Devil Pepper | Rauwolfia serpentina

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Other Names

Ajmaline, Arbre aux Serpents, Arbre de Serpents, Bois de Couleuvre, Chandrika, Chota-Chand, Covanamilpori, Dhanburua, Pagla-Ka-Dawa, Ophioxylon serpentinum, Patalagandhi, Racine de Couleuvre, Racine de Serpent, Rauwolfia, Rauwolfae Radix, Rauwolfia Serpentina, Serpiria, Rauwolfiawurzel, Rauvolfia serpentina, Sarpagandha, Sarpgandha, Serpentaire de l’Inde, Serpentine, Serpentine-Wood, Serpiria, She Gen Mu, Snakewood, Snake Wood, Serpentine Wood, Snake Root Devil Pepper, Serpentina, Java Devil Pepper, Rauvolfia (Engl.), Snake Root, Yin du she mu (Chin.), Swizzle Stick (En.), African Snakeroot, Poison Devil’s Pepper, African Serpent Wood, Berenquete (Po), Schlangenwurz, Indische Schlangenwurzel, Java-Teufelspfeffer, Pagal-Ka-Dawa, Schlangenholz, Wahnsinnskraut, Rauwolfia, Рауво́льфия змеи́ная, Вечнозелёный кустарник, Раувольфия, Кутровые

Description

Commonly known as Serpentina in various parts of Asia, Devil Pepper is a small shrub with a milky sap and whorled branches. Its leaves are oblong and elliptic, reaching up to 30 centimeters long. Its flowers are white and clustered, the corolla tubes are slender and spread into five lobes. The fruit is a small drupe. The plant is native to tropical Asia and is said to come from India. It is also grown in Java, Assam, Malaya peninsula and Himalayas.

Ingredients

Yohimbine, ajmaline, reserpine, deserpidine, serpentinine, rescinnamine, alkaloids, resin, starch, phytosterols, oleic acid, yellow crystalline stronger bases

Collection Period

July to August




Used Parts

Root

Uses

  • Allergies,

  • Anxiety,

  • Asthma,

  • Constipation,

  • Counters insect stings and poisonous reptiles,

  • Depression,

  • Duodenal ulcer,

  • Dysmenorrhea,

  • Eczema,

  • Edema,

  • Epilepsy,

  • Fever,

  • Gastric ulcer,

  • Hay fever,

  • Hypertension,

  • Hypochondria,

  • Hysteria,

  • Insect bites,

  • Insomnia,

  • Low blood pressure,

  • Menopausal symptoms,

  • Nervousness,

  • Paranoia,

  • Poison antidote,

  • Relieves headache,

  • Relieves high blood pressure,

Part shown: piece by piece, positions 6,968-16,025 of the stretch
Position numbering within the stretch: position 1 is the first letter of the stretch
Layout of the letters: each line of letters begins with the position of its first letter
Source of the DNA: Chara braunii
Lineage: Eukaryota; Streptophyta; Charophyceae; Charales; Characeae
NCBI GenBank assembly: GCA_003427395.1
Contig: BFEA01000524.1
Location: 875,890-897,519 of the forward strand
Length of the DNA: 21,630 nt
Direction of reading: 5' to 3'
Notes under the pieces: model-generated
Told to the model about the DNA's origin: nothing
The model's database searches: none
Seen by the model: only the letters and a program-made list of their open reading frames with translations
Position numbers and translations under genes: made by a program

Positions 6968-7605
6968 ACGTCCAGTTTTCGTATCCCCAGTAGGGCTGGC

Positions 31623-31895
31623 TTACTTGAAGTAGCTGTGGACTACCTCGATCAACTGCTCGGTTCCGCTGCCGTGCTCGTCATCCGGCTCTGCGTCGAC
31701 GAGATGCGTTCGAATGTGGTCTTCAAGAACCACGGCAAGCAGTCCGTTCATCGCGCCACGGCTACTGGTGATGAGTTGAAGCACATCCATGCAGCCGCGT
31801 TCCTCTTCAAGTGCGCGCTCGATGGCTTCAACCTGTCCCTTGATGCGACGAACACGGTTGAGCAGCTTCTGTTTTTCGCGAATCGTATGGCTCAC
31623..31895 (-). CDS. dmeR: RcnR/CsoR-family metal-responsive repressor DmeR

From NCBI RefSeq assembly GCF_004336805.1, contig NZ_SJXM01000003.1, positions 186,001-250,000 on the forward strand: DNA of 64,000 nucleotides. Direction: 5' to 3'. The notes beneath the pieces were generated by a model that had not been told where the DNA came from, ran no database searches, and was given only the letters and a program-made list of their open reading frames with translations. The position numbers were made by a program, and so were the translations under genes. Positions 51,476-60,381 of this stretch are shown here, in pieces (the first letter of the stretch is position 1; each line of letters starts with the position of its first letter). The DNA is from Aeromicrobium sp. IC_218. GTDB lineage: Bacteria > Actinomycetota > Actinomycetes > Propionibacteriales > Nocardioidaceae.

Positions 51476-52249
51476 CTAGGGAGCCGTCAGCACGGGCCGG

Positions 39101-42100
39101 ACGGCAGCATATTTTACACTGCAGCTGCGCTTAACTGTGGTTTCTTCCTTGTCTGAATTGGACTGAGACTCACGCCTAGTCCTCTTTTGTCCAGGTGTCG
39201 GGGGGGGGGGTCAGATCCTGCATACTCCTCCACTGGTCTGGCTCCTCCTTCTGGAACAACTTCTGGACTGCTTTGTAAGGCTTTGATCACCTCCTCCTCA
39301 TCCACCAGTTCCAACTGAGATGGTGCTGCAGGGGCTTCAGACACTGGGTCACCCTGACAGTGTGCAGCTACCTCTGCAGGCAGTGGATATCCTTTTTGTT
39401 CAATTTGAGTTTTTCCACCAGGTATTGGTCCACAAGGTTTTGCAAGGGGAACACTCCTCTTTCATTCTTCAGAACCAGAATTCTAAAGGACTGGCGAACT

• Restlessness,

  • Snake bites,

  • Tranquilizer,

  • Treats mental disorders,

  • Worms,

Properties

  • Abortifacient,

  • Antihypertensive,

  • Antispasmodic,

  • Antitussive,

  • Depressant,

  • Diuretic,

  • Febrifuge,

  • Hypontensive,

  • Hypotensive,

  • Laxative,

  • Mood-Lifting,

  • Neuroleptic,

  • Pulse-Lowering,

  • Reassuring,

  • Styptic,

  • Sympantholytic,

  • Tonic,

  • Vasodilating,

Application

The root is powdered and used twice daily for hypertension and headache. Among women, it is used to treat hysteria and epilepsy. It is an effective tranquilizer and an antidote for poison bites coming from reptiles. It is also said to treat mental disorders. The root powder may be mixed with salt and applied on the wound or taken internally.

Summary

Devil Pepper has diverse properties and is versatile. It is mostly used for poison antidote, mental health disorder, anxiety, and hysteria. It is described as a tranquilizer and can also treat a headache in the short term. It’s also an effective remedy to treat high blood pressure.

Side Effects

Devil Pepper may be harmful to pregnant women and patients who have chronic diseases of the gastrointestinal tract.

References

  • Prota 11(1): Medicinal plants/Plantes médicinales 1Record display: http://database.prota.org/PROTAhtml/Rauvolfia%20vomitoria_En.htm
  • Stuart Xchange, Philippine Medicinal Plants, Serpentina: http://stuartxchange.com/Serpentina.html
  • Wikipedia, Rauvolfia: http://en.wikipedia.org/wiki/Rauvolfia

 

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